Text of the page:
Norway
14 March 1984 - #1 (5) - 16 weeks

Poland
25 February 1984 - #14 - 7 weeks

Portugal
#8

Spain
31 March 1984 - #1 (1) - 23 weeks

Sweden
6 March 1984 - #1 (2) - 18 weeks

Switzerland
26 February 1984 - #7 - 12 weeks

UK
Music Week: 28 January 1984 - #3 - 16 weeks
Melody Maker: 11 February 1984 - #2 - 11 weeks
New Musical Express: 11 February 1984 - #3 - 11 weeks

USA
Billboard: 28 April 1984 - #105 - 7 weeks

53.2. Street Dance by Southside Rockers

Germany
27 September 1999 - #70 - 7 weeks

53.3. Street Dancer by Avicii

The Netherlands
Mega Top 100: 5 March 2011 - #67 - 6 weeks
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Postby Gambo » Tue Apr 24, 2018 4:31 pm

Hmm; a less-worthy offering to my mind, particularly compared to some of the illustrious counterparts on this list, though a spot-on representation of the type of music that epitomised that dance craze for that brief time from 1982-'84. Let's face it it was always more about the amazing never-seen-before moves on the videos than the backing songs. Plus I still have Ollie & Jerry's 'Breakin' (There's No Stopping Us)' in my collections, which is of a similar ilk and not so elevated musically, so I probably shouldn't criticise anyone who favours Break Machine.

Is it "new wave" though? I know a broader definition is being applied for this purpose than perhaps many would subscribe to, but with the inclusion of Shannon's (albeit ground-breaking) 'Let The Music Play', I have started to wonder whether the criteria have been set too widely? It hardly matters though, as it's always interesting to see comparative chart performances in different countries for the same track in a single listing and thankfully my tastes go beyond the stylised melodic white synth-rock that came to characterise 'new wave' in the UK post-punk.
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Postby Passing_Strang » Tue Apr 24, 2018 9:55 pm

I get what you say, Gambo! This one was a late addition to the list, I've been simply astonished by its achievements and a strange performance (missing out in North America mainly) + it's a synth-based track. Add to which, I've seen electro being included as a subgenre of New Wave quite a few times - and this track is one of its (electro's) biggest commercial successes. I'm not a huge fan of it too - still it's an interesting curio.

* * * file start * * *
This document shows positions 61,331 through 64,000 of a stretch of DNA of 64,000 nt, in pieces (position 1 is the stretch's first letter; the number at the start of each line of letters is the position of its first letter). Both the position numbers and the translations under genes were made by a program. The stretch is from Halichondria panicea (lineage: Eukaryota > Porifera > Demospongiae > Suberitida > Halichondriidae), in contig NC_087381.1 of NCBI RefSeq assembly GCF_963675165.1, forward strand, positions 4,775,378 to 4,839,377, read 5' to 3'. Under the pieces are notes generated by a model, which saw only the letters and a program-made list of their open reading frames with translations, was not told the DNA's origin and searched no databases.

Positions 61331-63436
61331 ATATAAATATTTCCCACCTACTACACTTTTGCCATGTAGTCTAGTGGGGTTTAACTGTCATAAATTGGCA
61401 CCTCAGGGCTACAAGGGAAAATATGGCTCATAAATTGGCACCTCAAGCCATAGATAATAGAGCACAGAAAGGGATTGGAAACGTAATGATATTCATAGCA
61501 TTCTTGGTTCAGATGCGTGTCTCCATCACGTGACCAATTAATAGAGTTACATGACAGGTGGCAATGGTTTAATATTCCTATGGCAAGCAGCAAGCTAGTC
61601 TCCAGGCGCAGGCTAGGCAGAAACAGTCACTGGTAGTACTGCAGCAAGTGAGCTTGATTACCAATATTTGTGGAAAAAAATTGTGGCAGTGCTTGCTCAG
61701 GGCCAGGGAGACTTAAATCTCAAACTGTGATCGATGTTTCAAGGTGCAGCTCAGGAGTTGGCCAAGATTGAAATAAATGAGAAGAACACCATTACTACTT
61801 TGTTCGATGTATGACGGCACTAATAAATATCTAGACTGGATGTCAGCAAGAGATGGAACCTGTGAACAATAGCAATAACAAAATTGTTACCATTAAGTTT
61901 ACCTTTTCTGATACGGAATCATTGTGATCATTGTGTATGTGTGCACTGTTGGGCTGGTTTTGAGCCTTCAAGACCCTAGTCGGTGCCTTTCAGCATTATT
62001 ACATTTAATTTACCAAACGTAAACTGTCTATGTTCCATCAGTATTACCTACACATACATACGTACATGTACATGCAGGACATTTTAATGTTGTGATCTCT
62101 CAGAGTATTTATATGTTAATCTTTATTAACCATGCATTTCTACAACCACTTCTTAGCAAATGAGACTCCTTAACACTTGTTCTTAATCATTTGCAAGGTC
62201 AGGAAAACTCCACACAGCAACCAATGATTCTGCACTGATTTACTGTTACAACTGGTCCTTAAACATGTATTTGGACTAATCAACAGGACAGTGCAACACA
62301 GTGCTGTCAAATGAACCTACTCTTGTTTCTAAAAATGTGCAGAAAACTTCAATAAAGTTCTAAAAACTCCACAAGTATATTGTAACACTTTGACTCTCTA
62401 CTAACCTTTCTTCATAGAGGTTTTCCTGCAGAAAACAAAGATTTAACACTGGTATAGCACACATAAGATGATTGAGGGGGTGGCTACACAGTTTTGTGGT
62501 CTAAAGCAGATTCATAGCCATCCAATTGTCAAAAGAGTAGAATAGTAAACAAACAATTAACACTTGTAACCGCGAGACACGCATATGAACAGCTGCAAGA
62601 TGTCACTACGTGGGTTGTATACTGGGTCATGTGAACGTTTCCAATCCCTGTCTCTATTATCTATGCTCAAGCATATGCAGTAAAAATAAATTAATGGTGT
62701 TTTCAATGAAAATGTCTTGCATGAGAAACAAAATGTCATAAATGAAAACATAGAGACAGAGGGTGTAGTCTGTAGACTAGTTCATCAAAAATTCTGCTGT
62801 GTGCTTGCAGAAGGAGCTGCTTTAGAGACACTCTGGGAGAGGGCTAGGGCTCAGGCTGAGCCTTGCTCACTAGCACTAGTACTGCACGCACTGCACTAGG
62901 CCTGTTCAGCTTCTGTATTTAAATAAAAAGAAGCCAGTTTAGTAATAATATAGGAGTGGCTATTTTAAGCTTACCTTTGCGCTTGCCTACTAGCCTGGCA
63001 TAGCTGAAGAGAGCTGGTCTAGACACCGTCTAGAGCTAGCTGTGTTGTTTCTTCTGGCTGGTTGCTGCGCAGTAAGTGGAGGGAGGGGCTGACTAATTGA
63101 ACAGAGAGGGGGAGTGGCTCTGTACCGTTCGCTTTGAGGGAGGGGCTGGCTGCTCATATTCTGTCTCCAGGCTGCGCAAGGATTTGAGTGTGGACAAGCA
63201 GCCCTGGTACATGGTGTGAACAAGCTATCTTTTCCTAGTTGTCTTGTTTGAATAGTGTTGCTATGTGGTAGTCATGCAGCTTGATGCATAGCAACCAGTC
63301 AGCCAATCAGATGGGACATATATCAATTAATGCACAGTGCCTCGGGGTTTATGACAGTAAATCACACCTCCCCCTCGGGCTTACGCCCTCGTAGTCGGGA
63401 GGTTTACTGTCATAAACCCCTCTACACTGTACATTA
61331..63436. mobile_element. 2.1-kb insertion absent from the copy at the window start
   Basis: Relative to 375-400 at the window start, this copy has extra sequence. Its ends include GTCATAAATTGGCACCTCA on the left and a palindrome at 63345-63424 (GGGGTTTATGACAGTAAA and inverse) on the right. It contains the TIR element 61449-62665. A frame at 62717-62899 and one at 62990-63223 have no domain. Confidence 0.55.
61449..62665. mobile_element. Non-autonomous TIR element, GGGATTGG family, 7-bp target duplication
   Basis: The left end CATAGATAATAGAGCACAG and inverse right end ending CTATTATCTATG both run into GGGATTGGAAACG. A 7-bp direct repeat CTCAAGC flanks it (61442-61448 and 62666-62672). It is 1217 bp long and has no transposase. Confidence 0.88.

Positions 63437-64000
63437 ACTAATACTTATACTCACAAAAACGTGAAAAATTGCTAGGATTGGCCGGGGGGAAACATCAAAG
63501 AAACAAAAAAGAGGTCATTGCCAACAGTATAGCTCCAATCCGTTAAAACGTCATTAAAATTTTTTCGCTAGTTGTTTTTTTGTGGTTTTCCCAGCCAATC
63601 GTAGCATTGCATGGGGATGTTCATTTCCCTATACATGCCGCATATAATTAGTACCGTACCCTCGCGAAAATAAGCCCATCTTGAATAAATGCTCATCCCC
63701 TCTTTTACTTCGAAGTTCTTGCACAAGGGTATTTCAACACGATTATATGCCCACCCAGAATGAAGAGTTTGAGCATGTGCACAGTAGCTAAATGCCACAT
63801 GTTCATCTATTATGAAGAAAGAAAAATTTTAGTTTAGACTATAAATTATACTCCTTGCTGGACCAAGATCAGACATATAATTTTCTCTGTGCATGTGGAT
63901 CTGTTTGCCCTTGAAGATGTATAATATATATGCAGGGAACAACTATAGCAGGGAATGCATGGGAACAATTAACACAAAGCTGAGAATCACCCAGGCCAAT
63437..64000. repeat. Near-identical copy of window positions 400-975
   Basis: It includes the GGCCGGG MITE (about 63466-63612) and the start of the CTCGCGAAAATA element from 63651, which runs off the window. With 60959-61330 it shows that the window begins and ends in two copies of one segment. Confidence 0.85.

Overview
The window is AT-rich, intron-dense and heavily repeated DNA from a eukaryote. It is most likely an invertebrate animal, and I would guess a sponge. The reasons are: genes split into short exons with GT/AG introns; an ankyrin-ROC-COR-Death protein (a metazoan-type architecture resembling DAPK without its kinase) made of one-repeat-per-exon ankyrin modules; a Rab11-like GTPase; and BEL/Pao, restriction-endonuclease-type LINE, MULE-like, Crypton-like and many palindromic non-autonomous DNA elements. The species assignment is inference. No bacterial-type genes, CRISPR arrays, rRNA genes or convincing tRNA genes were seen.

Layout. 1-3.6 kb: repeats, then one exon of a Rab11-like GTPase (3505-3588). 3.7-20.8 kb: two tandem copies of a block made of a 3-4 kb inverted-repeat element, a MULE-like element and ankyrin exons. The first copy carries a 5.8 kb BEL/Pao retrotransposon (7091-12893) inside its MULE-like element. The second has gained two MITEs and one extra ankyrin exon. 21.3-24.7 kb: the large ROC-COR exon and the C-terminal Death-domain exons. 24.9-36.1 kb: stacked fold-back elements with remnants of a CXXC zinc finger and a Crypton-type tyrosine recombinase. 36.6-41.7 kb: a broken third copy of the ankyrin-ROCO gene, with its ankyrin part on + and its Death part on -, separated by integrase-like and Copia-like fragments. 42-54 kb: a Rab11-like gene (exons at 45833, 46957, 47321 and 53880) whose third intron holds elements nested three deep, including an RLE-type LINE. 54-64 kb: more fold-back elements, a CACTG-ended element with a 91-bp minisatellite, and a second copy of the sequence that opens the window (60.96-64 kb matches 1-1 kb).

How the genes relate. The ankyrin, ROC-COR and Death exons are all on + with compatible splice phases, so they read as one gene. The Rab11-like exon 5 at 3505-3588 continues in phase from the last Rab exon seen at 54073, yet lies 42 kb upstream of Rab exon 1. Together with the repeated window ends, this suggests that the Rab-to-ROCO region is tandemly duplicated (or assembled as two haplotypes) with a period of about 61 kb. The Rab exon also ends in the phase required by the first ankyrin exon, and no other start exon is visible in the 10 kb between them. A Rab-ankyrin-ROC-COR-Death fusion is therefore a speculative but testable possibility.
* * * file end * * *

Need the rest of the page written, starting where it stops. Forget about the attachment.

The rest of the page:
As for the broad definition of New Wave, you're right - unfortunately, if I'd stick with the main image of this movement, I'd have to stop the thread quite soon. So I decided to get to the late 1980s, including songs that had echoes of NW sound or some relation to it. Won't be much in a way of complete pop trash, though - I hope :D The matter of taste applies too, of course - sometimes one just wants to see some song/band belonging to a particular genre when clearly it's not the case. The trick, I suppose, is not to apply this rule too often :)
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Postby Gambo » Wed Apr 25, 2018 10:52 am

That's all fine by me Passing_Strang. Those of us reading your thread regularly all appreciate the work you're putting in and the extra information we're getting out, so don't think anyone's getting too hung-up on definitions. Good point about the thread being (sadly) too short if a stricter interpretation of the genre were applied.
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Postby anpt » Thu Apr 26, 2018 11:15 am

Let's Break!

"Street Dance" by Break Machine was a big hit in Portugal but it only peak at #6 on Top Música & Som (weekly charts published on TV TOP). "Break Dance Party" also by Break Machine was a #5 on the same charts. Break Dance Party was no. 9 in the uk single charts.

For those who do not know, Jacques Morali and Henri Belolo were the team behind the Village People and The Ritchie Family.
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Postby Passing_Strang » Thu Apr 26, 2018 4:00 pm

Thank you guys for your feedback!

Now, for something completely different. This band can hardly be described as one hit wonders in their homeland, in fact they are now seem to be even more revered than in their heyday. Still, for some reason they had a hard time breaking through to the other world (I have a feeling it didn't matter much financially, with their homeland being the biggest market, except maybe for a matter of prestige), with the following song being their most successful by a long mile. It nags at me a bit as they are among my favourite bands of the whole "New Wave", with a suprising number of stellar albums (actually I'd recommend all of them :) ) - so I'd really love to see more of their songs charted around the world and them being more widely known. Still, even their existing level of success was more than enough for them to be counted among the most successful in a genre (but no #1s on official charts, bizarrely, even with this gem of a song!).

Now, I'm off for a week or so, no further posts until 7 May. Have fun :D
Last edited by Passing_Strang on Thu Apr 26, 2018 4:06 pm, edited 1 time in total.
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Postby Passing_Strang » Thu Apr 26, 2018 4:04 pm